The attention of the Egyptian public is being directed to trivial and ludicrous issues, such as whether or not a football player “gave the finger” in an Ahli-Zamalek match, or the failure to achieve reconciliation between Mortada Mansour and Ahmed Shoubeir–as if getting the latter two to kiss and make up were more important than reconciling feuding Palestinian factions.
Strangely enough, these trivial issues are being brought to the fore at a time when there are other more serious problems that threaten Egyptians’ very existence. In fact, Egypt is faced with two equally bitter alternatives–of either dying of thirst or death by drowning.
How will Egypt drown? The level of water in the Mediterranean Sea has risen as a result of climatic changes, threatening to submerge the Nile Delta, displace millions of people, engulf thousands of acres of agricultural land, dismantle factories and buildings, and eliminate towns and villages that Egyptians paid dearly to build.
How will Egypt die of thirst? Climatic changes have also caused a higher rate of evaporation from the Nile River. What’s more, most of the Nile source countries are rebelling against the two drainage basin countries–namely, Egypt and Sudan.
Their rebellion reached its zenith during the last meeting in Sharm al-Sheikh, where they complained that agreements determining each country’s water quotas were unfair since they were signed during the colonial era. They claim that African countries can’t be considered parties to these agreements, as they were under occupation at the time of signing. They even threatened to pen new agreements excluding Egypt and Sudan.
The Egyptian citizen’s share of freshwater is already limited, so what would happen if this share was reduced while the size of the national population increased by one million people every ten months or less? The Nile is the artery of life for Egyptians, satisfying some 97 percent of our water needs.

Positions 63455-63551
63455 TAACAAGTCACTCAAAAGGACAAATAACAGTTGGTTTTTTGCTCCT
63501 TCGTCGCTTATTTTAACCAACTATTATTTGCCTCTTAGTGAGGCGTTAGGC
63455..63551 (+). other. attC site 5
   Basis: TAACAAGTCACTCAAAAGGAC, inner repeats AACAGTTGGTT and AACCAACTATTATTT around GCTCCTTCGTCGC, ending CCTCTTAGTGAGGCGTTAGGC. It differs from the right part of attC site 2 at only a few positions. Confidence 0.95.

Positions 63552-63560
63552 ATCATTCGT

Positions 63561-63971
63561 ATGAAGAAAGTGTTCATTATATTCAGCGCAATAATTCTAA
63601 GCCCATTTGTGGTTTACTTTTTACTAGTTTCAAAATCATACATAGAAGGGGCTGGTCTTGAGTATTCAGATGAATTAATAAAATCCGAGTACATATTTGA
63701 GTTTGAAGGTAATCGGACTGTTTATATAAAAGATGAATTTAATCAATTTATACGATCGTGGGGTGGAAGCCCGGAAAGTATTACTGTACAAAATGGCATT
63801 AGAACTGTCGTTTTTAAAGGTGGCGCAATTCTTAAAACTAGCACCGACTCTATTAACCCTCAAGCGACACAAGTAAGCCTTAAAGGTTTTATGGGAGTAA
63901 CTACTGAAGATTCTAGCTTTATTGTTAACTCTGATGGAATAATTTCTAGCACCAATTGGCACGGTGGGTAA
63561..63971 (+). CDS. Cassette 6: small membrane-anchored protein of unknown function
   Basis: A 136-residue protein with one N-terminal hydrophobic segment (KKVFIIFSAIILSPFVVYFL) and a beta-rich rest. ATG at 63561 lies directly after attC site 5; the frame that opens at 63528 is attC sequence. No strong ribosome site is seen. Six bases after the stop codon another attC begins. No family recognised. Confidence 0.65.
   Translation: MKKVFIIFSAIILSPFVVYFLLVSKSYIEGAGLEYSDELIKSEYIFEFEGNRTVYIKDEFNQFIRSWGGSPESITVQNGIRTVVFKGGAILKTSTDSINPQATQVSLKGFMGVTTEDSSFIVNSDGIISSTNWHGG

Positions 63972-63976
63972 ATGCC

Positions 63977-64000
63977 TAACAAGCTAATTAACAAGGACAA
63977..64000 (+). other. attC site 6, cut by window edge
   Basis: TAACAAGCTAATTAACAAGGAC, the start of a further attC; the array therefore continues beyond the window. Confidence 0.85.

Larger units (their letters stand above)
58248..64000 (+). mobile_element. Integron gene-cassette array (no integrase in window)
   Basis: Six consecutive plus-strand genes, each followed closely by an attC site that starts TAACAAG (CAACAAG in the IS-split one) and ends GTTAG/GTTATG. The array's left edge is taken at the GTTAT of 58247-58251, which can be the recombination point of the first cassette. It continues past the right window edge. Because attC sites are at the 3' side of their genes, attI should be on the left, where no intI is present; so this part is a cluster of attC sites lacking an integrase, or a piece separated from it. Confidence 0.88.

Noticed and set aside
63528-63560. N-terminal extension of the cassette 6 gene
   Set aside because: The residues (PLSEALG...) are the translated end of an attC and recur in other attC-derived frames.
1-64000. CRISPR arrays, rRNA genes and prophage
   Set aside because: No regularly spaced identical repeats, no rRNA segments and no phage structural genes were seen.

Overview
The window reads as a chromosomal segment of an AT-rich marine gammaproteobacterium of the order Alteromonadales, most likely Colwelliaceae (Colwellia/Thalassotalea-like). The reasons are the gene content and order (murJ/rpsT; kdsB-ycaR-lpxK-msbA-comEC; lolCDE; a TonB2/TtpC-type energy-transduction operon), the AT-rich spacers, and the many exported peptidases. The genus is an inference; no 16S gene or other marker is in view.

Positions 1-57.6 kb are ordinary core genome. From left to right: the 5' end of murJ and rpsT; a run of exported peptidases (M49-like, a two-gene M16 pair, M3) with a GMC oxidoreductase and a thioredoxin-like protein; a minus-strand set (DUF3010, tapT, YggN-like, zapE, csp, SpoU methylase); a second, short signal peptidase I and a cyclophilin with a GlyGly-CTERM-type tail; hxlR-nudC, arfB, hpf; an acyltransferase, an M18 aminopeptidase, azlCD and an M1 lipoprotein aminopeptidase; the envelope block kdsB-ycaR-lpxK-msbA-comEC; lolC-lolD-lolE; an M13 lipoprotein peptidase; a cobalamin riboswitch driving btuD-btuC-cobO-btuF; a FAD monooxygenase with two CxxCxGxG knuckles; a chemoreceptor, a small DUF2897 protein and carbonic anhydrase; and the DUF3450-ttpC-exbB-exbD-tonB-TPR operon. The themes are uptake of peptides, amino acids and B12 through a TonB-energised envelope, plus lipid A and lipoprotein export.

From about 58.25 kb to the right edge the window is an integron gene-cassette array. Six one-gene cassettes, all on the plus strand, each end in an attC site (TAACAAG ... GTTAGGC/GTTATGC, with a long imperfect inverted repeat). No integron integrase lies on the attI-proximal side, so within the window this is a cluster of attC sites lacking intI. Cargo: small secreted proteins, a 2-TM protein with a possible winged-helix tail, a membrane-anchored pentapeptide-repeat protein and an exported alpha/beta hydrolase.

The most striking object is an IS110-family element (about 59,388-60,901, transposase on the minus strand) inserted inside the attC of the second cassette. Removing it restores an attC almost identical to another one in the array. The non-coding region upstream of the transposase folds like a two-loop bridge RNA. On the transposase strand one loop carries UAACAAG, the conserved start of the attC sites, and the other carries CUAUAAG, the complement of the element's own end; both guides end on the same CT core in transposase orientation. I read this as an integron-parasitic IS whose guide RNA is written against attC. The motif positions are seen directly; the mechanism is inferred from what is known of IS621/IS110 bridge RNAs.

The alarm bells have been ringing for quite a while, but the thick-skinned Egyptian government has been turning a deaf ear. When it chose to respond, it simply reiterated empty slogans without taking any corrective action.
Let’s go back to May 2009, when Nile Basin countries convened in the Democratic Republic of Congo to discuss a legal and institutional framework to organize Nile water.
During that meeting, source countries made it clear they rejected 15 agreements–some bilateral and others regional–that govern the use of Nile water. Egypt, for its part, refused to endorse any agreement that didn’t incorporate provisions safeguarding Egypt’s historical share of Nile water.
Two months later, an emergency meeting was held in Alexandria that brought together foreign ministers of Nile Basin states. Sudan and Egypt were forewarned that they would be excluded from signing the agreement and were given a six-month grace period.
During that time, Foreign Ministry spokesperson Hossam Zaki warned source countries against believing “the false allegations promoted by invisible powers” that claimed Egypt was opposed to development programs in those countries. If anything, such statements indicate that the Egyptian Foreign Ministry is aware that there are “foreign countries” inciting source countries to adopt such positions.
How, then, can we face these conspiracies?
The Egyptian Foreign Ministry said it was satisfied with the statement issued by organizations, institutions and donor countries that finance the Nile Basin Initiative, warning source countries of the repercussions of signing an agreement to which Sudan and Egypt were not parties.
These “invisible” powers are no longer invisible–they’re as plain as day. Mahmoud Abu Zaid, former minister of water resources, warned in a March 2009 statement in the People’s Assembly against “the increasing American and Israeli influence in the Nile Basin region.” He said that Israel and the US were controlling these countries’ economies and were providing them with enormous financial and technical assistance.
Again, these plans were never secret. The idea of the “internationalization” of Nile water has come up before, and, at the time, Abu Zaid said the idea was ultimately intended to pressure Egypt to supply Tel Aviv with water.
So why isn’t Prime Minister Ahmed Nazif convening an emergency meeting to look into the matter? And why aren’t political parties from across the political spectrum concerned? Can we rightfully put off the examination of issues that affect our very existence?
Translated from the Arabic Edition.